- Completed online application for admission.
- $45 application fee.
- High school academic information using the Self-Reported Academic Record (SRAR) or submitting an official high school transcript. We encourage you to complete the SRAR rather than sending a transcript to improve application processing time. Please note that we will compare your SRAR to your official high school transcript if you enroll at Pitt. Accuracy in completing the SRAR is very important. Discrepancies and misrepresentations could result in the Admissions Committee revoking your admissions decision.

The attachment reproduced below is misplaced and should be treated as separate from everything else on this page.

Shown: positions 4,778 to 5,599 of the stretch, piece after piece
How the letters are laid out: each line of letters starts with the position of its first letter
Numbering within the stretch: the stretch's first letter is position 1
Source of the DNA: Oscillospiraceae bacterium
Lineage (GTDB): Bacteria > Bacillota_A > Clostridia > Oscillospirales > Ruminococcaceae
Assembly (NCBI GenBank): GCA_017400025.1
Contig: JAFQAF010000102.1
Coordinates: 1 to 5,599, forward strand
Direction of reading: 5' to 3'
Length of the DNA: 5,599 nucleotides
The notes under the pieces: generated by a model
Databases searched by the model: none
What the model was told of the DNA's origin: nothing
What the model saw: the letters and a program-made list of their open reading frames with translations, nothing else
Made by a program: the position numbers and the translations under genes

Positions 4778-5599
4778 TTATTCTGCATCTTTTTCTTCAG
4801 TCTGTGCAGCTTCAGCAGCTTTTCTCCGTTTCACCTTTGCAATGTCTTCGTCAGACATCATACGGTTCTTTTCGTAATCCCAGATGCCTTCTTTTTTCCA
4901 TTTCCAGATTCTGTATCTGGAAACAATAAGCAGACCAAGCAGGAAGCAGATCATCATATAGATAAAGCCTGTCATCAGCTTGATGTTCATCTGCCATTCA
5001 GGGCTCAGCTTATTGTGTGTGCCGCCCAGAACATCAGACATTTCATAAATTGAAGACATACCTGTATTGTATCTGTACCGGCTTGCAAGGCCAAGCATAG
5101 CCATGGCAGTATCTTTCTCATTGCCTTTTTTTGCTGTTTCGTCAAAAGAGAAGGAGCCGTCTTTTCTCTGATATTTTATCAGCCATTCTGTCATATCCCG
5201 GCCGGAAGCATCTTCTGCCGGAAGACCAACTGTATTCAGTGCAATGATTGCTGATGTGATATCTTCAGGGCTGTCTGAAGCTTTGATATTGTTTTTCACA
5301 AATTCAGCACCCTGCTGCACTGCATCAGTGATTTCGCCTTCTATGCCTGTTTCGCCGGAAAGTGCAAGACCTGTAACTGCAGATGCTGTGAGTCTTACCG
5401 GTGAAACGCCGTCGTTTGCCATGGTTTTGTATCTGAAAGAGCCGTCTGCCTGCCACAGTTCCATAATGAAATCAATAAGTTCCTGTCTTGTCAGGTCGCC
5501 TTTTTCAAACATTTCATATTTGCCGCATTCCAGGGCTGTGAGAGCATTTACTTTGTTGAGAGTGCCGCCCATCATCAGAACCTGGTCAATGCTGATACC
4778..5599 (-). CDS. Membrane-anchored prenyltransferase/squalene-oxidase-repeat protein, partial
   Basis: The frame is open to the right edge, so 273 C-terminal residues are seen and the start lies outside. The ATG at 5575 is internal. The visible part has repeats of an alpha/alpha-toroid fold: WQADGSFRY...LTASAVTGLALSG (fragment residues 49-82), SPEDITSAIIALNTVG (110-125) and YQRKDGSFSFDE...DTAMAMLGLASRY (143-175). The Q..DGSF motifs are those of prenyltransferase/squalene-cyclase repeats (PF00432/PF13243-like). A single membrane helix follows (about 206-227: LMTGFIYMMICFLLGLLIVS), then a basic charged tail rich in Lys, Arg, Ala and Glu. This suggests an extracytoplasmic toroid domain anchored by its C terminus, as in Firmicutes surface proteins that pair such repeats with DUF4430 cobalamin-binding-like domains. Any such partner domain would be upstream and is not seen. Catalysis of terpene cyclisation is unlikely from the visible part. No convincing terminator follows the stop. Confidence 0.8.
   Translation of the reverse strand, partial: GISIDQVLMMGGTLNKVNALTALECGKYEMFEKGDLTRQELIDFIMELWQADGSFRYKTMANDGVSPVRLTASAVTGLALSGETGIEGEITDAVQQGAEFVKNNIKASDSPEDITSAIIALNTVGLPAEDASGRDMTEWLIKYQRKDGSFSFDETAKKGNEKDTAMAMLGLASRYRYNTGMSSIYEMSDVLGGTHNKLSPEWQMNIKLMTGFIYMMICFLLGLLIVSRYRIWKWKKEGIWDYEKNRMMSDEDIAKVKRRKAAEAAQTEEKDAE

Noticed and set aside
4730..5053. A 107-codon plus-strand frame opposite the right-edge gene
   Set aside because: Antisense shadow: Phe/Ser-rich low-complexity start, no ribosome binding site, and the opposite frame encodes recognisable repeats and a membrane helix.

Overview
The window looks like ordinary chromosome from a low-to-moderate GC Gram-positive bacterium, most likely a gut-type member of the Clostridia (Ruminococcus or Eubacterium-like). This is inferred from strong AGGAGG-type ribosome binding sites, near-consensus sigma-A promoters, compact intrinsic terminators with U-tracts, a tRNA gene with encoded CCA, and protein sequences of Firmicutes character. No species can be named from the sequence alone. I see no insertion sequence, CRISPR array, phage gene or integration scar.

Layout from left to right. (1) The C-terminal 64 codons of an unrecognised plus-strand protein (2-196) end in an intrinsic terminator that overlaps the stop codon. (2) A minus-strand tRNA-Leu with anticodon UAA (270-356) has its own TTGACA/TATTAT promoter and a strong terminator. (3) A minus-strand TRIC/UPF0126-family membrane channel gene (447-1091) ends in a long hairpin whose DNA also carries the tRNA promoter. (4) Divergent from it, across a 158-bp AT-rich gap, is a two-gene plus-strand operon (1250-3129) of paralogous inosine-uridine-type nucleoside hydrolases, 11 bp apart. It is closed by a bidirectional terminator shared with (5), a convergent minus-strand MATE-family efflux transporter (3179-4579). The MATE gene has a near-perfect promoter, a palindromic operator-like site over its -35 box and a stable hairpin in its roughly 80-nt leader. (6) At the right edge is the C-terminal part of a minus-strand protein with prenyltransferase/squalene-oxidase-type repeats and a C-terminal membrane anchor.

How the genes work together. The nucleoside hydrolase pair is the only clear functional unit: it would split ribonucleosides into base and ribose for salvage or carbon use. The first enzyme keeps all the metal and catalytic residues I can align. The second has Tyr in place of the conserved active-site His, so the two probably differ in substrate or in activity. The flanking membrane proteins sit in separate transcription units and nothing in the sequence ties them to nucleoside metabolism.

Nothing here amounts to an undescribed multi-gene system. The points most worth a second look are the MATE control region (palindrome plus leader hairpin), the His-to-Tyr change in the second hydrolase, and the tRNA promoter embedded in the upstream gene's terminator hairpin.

- Official SAT or ACT test results (SAT Essay and ACT Writing Test scores not required). Please arrange for all of your test results to be forwarded directly to Pitt from the testing agency.
Short Answer Questions
In lieu of an essay or personal statement, we ask interested applicants to answer a series of short answer questions. Answering the following questions is optional, but strongly encouraged. If you would like to be considered for University academic scholarships, you must submit a response to at least one of the Short Answer Questions. Your answers may increase the likelihood that you are considered for guaranteed admission to graduate or professional school or given special consideration due to extenuating circumstances. The Admissions Committee reviews responses for quality rather than length. However, the most effective responses typically range from 200-300 words per question. Responses that are longer or shorter are acceptable. You may choose to answer any or all of the following questions: